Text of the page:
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House Republicans used the sit-in to vote on a Zika bill that targeted Planned Parenthood

Paul Ryan Holds Weekly Press Briefing At The Capitol
Speaker of the House Paul Ryan
Photo by Win McNamee/Getty Images

While House Democrats were holding an all-night sit-in to demand a vote on gun control, Speaker of the House Paul Ryan tried his best to act like it wasn’t happening.

At about 1 am on Thursday, while drowned out by cries of "Shame! Shame! Shame!" from Democrats and partially blocked from C-SPAN’s cameras by protest signs, Ryan held some procedural votes on when the House would reconvene to vote on emergency funding to address the Zika virus. The votes were held at 2:30 am, and the Zika bill passed.

It was a surreal moment, the likes of which Washington insiders say they’ve never seen. But the actual content of that Zika bill, which passed the House, really was business as usual for congressional Republicans: It conditioned government funding for women’s health on excluding Planned Parenthood.

Zika causes severe birth defects, and it can be sexually transmitted. Helping women prevent pregnancy is an important part of Zika prevention efforts. Yet part of the Republicans’ bill effectively excludes Planned Parenthood from distributing birth control under a $95 million grant program.

Republicans have threatened government shutdowns over Planned Parenthood before, and they consistently offer spending bills that gut or eliminate funds for low-income family planning clinics through the Title X program. Yet they’ve also tried to argue that women could just go to Title X clinics or other providers if Planned Parenthood were to be defunded. That’s nonsense, as Vox’s Sarah Kliff has explained; Planned Parenthood is too integral to the health care system, and other clinics just wouldn’t have the capacity to take over for it.

Democrats and reproductive health advocates were outraged at the Zika bill.

"The bill the GOP pushed through last night makes a mockery of the Zika health crisis that so many Americans are concerned about," said NARAL Pro-Choice America president Ilyse Hogue in a statement. "House Republicans' constant claim that they’re out to ‘protect the unborn’ falls flat when this bill undercuts the very protections women need to bear healthy children."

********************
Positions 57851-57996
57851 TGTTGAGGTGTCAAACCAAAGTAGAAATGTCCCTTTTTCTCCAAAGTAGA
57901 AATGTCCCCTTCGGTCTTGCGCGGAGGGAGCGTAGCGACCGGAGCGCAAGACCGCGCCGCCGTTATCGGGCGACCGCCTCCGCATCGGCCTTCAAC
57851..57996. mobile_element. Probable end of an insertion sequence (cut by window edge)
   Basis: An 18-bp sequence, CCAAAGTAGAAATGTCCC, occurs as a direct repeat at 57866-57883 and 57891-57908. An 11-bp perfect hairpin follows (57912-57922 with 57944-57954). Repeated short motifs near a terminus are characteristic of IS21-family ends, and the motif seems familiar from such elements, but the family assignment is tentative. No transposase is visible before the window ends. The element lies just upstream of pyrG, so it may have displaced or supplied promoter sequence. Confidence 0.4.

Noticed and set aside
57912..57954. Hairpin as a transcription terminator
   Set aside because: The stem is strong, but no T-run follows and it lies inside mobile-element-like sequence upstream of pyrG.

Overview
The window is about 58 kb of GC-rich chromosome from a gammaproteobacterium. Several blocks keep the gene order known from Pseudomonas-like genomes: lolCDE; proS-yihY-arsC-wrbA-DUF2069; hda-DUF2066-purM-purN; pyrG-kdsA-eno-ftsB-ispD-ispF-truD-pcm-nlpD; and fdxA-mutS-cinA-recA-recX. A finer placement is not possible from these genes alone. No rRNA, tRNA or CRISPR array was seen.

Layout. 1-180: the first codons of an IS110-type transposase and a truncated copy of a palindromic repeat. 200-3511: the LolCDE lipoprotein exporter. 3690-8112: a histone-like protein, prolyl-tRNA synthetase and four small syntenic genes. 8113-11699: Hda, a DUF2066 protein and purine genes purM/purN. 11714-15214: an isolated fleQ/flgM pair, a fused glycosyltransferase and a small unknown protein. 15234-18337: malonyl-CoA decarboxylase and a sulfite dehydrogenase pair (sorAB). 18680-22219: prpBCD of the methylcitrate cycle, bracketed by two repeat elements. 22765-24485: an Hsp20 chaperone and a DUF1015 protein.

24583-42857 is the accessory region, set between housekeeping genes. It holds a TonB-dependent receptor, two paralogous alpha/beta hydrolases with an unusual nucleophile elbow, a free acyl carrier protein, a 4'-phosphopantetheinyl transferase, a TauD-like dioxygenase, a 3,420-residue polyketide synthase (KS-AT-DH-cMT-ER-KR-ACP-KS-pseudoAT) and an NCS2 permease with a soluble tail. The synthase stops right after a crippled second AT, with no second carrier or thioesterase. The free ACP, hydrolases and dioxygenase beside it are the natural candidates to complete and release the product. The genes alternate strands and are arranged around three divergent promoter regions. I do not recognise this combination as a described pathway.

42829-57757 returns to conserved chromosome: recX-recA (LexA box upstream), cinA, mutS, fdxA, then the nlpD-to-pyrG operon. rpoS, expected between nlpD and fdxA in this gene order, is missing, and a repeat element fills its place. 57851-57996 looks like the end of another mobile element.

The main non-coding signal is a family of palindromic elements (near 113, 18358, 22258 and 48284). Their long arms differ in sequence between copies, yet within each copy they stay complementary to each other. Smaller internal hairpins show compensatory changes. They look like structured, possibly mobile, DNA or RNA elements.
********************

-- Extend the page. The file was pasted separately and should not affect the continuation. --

Not only did the bill fall short of what President Obama had asked for, but most of the funding was also offset by spending cuts — which isn’t typical for emergency funding, and which Democrats said could set a dangerous precedent. Moreover, most of those spending cuts came from Obamacare, and Ebola virus funding also took a hit.

"It is unthinkable that in the face of a public health emergency, Republicans chose to pass a hyperpartisan proposal that doubles down on using women’s health as a political football by restricting access to women’s health care, like contraception, which is especially critical to preventing the spread of this virus," said Sen. Patty Murray (D-WA) in a statement.

"This is important progress in our efforts to protect Americans from the Zika virus," said Ryan in a statement. "With this additional funding — on top of what we have already allocated — the administration will continue to have the needed resources to address the Zika threat."

That’s assuming that Obama will even sign the bill, though. He threatened to veto an earlier package that had the same controversial pay-fors, although that package only offered about half the funds that this one does.

White House press secretary Josh Earnest released a statement saying that while the details of the plan are still being reviewed, it’s clear that Republicans "have put political games ahead of the health and safety of the American people, particularly pregnant women and their babies." He added that it’s "four months late and nearly a billion dollars short of what our public health experts have said is necessary to do everything possible to fight the Zika virus."

The Zika virus, explained